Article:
Only about a dozen Bills figure in the current list circulating in Whitehall - which, if approved, will largely reflect a victory for so-called 'consolidators' in the Cabinet over 'radicals'.
The two most potentially controversial measures will be the Bills required to sell off a majority stake in the Post Office. But even those are uncertain since the Green Paper on the Post Office, expected this week, requires a summer consultation period before ministers take the final decision to push ahead with legislation.
Other Bills which could spark off at least a limited Tory revolt include the 'own resources' measure which will raise Britain's contribution to the European budget. A further Bill ratifying enlargement of the EU is still expected in this session. There will also be a measure to set an Environmental Protection Agency. The future of a further criminal justice Bill is also uncertain.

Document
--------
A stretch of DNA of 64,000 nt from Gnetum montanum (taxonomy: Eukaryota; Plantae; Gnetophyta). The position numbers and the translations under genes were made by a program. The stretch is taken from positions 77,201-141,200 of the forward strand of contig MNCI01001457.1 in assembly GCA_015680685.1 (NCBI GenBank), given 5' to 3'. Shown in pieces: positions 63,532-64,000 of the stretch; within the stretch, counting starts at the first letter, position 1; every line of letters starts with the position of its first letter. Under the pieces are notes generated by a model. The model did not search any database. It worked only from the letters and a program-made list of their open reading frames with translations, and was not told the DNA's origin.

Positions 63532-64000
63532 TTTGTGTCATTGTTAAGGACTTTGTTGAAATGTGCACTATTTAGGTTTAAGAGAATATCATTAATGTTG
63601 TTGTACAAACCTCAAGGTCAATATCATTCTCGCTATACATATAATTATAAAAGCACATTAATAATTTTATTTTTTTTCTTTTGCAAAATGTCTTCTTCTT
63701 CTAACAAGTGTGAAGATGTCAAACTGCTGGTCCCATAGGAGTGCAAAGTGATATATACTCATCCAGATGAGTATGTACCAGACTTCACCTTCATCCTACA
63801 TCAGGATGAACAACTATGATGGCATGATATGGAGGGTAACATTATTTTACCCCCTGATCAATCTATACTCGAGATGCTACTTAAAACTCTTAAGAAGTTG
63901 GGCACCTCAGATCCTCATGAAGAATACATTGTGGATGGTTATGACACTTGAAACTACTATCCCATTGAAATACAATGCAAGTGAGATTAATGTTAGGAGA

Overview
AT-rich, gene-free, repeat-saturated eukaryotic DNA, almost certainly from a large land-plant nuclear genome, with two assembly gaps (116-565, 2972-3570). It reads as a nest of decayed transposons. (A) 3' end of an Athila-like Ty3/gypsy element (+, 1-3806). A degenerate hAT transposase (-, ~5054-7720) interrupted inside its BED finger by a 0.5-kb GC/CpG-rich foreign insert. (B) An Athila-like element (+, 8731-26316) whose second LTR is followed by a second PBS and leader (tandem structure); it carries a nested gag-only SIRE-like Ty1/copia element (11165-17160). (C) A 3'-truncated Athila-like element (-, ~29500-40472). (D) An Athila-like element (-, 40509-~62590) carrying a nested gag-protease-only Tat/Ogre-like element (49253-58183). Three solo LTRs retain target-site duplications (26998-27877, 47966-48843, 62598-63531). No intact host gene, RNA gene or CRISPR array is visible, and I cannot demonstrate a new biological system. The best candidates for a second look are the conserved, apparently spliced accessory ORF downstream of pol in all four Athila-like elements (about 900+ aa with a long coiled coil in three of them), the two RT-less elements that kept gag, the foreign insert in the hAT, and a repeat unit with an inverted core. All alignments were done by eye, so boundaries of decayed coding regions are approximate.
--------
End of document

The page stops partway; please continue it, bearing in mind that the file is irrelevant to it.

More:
Prospects of measures to privatise Railtrack and to introducing road-pricing on motorways - both of which were strongly advocated by the Treasury - have receded. The required Bill for the setting up of the Channel tunnel link will also be included.
The general tone of what by any standards will be a light legislative programme is said to reflect anxieties to avoid internal Tory party controversy when the Government's majority is steadily declining due to by-elections.
The Green Paper on the Post Office is expected to recommend a 51 per cent sell-off of the Royal Mail, but has been redrafted on John Major's orders to give proper consideration of other options - including the possibility of keeping it in the public sector with enhanced borrowing freedom.Reuse content